Continental Western Ins. v. the Dam Bar

Annotate this Case

478 N.W.2d 373 (1991)

CONTINENTAL WESTERN INSURANCE COMPANY, Plaintiff and Appellee, v. The DAM BAR, Christine T. Bitz, Defendants, Jacqueline Schneider, Sandy Frier, Cheri Mettler, Anita Frier, Michelle Moss, and Vicki Swafford, Defendants and Appellants.

Civ. No. 910233.

Supreme Court of North Dakota.

December 9, 1991.

*374 Zuger, Kirmis, Bolinske & Smith, Bismarck, for plaintiff and appellee; argued by Brent John Edison.

Nodland & Dickson, Bismarck, for defendants and appellants; argued by Thomas A. Dickson.

ERICKSTAD, Chief Justice.

Sandy Frier, Cheri Mettler, Anita Frier, Michelle Moss, and Vicki Swaf ford appeal from the judgment of the District Court for Burleigh County, granting Continental Western Insurance Company's motion for summary judgment in a declaratory judgment action. We affirm.

On September 10, 1988, David Frier was killed in an automobile accident. Although a minor, David had apparently, earlier, been provided alcoholic beverages at The Dam Bar in Mercer County. David's five surviving sisters (the Friers), the appellants in this case, subsequently brought an action against The Dam Bar, its owner Christine Bitz, and Jacqueline Schneider, the employee of the bar who served David the drinks. In this underlying action, the Friers alleged that David's death was a result of his being served alcoholic beverages.[1] Continental Western, thereafter, brought this declaratory judgment action seeking a declaration that it had no duty to defend or indemnify any of the defendants in the underlying action. The district court determined that Continental Western's policy explicitly excluded from coverage "dram shop" liability, and that the endorsement attached to the policy did not change, nor was it in conflict with, the exclusion, and thus granted Continental Western's motion for summary judgment. This appeal followed.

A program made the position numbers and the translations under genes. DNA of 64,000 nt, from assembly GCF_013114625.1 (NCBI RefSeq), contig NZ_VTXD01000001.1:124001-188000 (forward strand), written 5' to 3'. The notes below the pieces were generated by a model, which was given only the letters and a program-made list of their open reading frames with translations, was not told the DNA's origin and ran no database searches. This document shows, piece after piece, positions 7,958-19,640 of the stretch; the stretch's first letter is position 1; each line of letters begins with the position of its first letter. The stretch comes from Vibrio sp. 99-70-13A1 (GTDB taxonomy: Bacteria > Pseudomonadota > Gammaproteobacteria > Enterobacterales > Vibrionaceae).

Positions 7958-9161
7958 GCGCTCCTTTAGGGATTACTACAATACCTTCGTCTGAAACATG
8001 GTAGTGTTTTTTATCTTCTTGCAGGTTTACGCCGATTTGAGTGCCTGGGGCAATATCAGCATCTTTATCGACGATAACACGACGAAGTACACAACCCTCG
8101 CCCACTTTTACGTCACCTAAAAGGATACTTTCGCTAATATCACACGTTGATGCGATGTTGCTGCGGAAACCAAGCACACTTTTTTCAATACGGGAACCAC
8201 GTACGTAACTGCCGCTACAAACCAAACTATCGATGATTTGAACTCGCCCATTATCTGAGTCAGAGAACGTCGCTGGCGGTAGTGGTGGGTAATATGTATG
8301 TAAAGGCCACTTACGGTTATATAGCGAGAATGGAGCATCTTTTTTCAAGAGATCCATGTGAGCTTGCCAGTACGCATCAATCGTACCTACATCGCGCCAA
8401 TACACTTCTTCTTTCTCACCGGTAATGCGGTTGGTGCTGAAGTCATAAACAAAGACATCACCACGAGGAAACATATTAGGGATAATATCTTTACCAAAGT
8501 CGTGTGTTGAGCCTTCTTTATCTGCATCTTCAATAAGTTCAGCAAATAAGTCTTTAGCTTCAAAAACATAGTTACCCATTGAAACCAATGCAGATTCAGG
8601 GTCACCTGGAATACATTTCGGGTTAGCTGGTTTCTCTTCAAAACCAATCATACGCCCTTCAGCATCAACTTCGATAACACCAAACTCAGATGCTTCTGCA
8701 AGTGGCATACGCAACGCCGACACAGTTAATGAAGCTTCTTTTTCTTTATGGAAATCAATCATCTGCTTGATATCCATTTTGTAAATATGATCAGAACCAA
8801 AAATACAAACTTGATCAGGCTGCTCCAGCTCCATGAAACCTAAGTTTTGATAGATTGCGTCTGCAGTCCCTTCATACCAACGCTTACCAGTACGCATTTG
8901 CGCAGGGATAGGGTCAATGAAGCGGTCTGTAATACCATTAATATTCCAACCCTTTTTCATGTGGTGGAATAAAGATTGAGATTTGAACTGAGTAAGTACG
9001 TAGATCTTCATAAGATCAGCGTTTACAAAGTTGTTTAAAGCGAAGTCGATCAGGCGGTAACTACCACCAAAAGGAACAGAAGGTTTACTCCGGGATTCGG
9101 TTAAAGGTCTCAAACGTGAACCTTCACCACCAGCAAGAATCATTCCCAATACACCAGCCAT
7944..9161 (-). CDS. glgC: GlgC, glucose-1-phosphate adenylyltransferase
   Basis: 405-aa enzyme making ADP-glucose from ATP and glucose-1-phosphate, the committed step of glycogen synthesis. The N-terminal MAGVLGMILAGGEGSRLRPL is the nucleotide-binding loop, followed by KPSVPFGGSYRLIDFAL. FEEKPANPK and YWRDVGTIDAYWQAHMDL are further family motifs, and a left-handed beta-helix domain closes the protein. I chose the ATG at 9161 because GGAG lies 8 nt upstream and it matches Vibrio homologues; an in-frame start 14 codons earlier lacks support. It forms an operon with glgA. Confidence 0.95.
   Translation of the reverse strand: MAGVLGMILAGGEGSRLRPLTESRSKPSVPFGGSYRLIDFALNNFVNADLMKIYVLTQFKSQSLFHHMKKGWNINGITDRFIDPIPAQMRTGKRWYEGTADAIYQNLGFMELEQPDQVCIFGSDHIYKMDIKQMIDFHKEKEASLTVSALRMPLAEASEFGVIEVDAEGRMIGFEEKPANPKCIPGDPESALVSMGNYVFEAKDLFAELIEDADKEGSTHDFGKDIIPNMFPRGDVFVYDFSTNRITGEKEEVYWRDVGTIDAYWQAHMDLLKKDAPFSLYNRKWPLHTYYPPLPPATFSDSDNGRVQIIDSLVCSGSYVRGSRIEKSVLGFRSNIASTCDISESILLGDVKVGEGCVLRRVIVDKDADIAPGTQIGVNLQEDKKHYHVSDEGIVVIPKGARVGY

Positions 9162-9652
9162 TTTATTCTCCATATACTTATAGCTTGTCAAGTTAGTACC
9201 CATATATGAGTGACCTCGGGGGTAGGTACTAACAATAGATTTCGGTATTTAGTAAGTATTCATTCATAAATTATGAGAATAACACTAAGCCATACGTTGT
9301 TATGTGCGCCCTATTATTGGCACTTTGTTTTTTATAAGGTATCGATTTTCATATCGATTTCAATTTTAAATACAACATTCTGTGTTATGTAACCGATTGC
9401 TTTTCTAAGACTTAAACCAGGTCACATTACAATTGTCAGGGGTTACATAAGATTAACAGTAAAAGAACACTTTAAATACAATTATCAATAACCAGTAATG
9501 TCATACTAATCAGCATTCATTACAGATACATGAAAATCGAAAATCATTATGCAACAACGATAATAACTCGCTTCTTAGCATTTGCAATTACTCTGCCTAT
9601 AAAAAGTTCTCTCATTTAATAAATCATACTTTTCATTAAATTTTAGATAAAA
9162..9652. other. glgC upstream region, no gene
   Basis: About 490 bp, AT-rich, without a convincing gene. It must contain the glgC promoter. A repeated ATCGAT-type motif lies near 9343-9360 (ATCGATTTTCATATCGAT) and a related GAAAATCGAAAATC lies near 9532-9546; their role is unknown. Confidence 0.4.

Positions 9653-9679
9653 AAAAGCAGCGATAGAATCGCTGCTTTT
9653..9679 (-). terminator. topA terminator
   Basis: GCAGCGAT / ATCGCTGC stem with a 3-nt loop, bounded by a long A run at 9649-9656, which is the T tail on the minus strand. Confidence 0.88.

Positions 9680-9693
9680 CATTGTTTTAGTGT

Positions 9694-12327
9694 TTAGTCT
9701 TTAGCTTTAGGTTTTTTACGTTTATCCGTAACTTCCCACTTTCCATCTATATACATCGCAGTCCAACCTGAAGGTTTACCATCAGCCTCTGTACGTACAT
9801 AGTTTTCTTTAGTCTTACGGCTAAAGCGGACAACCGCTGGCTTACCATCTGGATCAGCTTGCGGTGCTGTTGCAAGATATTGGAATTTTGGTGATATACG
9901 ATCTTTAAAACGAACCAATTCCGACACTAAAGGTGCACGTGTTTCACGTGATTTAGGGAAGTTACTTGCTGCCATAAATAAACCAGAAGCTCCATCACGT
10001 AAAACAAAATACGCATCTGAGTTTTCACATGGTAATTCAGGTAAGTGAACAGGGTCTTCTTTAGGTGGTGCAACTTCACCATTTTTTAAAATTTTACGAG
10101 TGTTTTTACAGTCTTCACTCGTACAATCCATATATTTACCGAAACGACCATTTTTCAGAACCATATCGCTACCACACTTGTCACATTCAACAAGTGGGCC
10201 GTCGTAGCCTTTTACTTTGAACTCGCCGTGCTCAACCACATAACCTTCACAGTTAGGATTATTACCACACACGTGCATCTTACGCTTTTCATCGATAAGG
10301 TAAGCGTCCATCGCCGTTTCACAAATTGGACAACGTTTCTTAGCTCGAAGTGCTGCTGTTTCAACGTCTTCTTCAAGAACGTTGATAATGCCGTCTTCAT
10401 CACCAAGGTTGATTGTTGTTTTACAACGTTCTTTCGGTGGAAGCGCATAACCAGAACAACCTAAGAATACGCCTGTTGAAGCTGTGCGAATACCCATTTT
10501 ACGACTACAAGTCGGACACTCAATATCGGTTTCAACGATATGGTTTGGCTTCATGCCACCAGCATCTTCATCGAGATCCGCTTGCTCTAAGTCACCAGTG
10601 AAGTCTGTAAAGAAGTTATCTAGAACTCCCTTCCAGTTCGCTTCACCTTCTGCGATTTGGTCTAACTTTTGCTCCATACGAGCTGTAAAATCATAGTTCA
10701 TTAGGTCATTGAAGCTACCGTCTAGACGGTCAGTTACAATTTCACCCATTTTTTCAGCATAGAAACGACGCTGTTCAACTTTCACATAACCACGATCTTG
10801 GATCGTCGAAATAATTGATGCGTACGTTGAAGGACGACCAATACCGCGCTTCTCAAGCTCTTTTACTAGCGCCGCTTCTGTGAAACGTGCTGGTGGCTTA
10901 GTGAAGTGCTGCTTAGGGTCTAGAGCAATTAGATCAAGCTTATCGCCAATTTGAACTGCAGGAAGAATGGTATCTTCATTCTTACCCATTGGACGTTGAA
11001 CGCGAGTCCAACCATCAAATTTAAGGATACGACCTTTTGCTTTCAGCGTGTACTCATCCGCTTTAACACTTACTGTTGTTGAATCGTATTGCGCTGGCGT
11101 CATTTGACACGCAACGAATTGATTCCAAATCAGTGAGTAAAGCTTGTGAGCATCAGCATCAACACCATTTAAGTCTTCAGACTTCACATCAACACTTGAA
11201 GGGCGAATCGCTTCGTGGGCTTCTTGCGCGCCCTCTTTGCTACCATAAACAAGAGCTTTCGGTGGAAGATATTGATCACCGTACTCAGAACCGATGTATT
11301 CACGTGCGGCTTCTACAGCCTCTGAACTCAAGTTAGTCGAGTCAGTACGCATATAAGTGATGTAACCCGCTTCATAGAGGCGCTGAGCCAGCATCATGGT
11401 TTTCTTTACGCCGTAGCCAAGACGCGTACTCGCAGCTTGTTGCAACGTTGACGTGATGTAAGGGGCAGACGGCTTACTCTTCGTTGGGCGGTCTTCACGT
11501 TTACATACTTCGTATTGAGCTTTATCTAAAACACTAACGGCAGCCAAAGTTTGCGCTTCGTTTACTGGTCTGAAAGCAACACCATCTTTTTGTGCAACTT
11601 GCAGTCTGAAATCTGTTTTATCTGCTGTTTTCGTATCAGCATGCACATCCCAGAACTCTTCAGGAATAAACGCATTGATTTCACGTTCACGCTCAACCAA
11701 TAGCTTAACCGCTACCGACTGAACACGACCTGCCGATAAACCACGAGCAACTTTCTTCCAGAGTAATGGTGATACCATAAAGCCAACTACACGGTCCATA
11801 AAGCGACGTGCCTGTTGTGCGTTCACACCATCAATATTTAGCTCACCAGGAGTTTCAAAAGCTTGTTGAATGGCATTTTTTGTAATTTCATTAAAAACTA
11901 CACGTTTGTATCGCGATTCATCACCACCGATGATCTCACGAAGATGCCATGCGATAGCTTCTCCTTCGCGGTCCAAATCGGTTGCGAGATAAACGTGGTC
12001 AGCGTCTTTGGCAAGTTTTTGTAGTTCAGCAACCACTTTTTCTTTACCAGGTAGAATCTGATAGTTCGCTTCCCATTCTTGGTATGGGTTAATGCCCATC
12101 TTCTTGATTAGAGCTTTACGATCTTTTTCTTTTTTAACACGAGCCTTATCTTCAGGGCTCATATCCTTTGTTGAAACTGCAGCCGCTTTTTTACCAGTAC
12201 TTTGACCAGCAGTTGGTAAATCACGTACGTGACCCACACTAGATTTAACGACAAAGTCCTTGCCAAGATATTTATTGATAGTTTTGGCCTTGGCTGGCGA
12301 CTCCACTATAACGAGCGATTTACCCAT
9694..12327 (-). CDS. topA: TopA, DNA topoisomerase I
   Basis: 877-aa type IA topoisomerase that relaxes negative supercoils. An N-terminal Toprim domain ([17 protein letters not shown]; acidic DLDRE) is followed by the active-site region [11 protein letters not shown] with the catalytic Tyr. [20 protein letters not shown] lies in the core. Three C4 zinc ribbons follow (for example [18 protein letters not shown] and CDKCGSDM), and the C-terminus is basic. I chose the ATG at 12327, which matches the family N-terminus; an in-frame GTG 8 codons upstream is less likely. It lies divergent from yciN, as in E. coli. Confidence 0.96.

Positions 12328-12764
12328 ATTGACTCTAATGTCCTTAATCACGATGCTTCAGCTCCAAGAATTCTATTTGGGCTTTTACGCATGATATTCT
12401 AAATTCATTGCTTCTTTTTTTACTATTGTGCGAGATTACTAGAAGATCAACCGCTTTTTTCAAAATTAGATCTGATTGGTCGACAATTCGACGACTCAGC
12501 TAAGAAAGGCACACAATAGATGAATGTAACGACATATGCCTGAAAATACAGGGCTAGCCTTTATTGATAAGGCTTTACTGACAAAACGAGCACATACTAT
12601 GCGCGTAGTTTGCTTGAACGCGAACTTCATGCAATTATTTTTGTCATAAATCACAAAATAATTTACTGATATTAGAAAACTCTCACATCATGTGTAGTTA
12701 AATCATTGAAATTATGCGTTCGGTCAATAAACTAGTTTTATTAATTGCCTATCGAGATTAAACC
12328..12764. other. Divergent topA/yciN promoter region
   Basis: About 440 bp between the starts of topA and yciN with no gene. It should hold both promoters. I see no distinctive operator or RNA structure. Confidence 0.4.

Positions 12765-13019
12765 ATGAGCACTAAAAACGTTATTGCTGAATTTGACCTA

Determining the legal effect of an insurance contract, as with any contract, is generally a question of law for a court to decide. Link v. Federated Mutual Insurance Company, 386 N.W.2d 897, 899 (N.D.1986); Carlson v. Doekson Gross, Inc., 372 N.W.2d 902, 904 (N.D.1985). Thus, on appeal, this Court will independently examine and construe the insurance policy in question to determine whether or not the trial court erred in its construction. Aid Insurance Services, Inc. v. Geiger, 294 N.W.2d 411, 413 (N.D.1980).

The insurance policy in question in this case covered general commercial liability. *375 However, the policy specifically excluded from coverage, "dram shop" liability. Under coverage A, entitled "BODILY INJURY AND PROPERTY DAMAGE LIABILTY," we find the following language:

"2. Exclusions. This Insurance does not apply to: * * * * * * c. `Bodily injury' or `property damage' for which any insured may be held liable by reason of: (1) Causing or contributing to the intoxication of any person; (2) The furnishing of alcoholic beverages to a person under the legal drinking age or under the influence of alcohol; or (3) Any statute, ordinance or regulation relating to the sale, gift, distribution or use of alcoholic beverages. This exclusion applies only if you are in the business of manufacturing, distributing, selling, serving or furnishing alcoholic beverages."

Additionally, the policy maintained an aggregate coverage limit for "products-completed operations" separate from the general aggregate coverage limit. Under the limits of insurance section of the policy, it stated: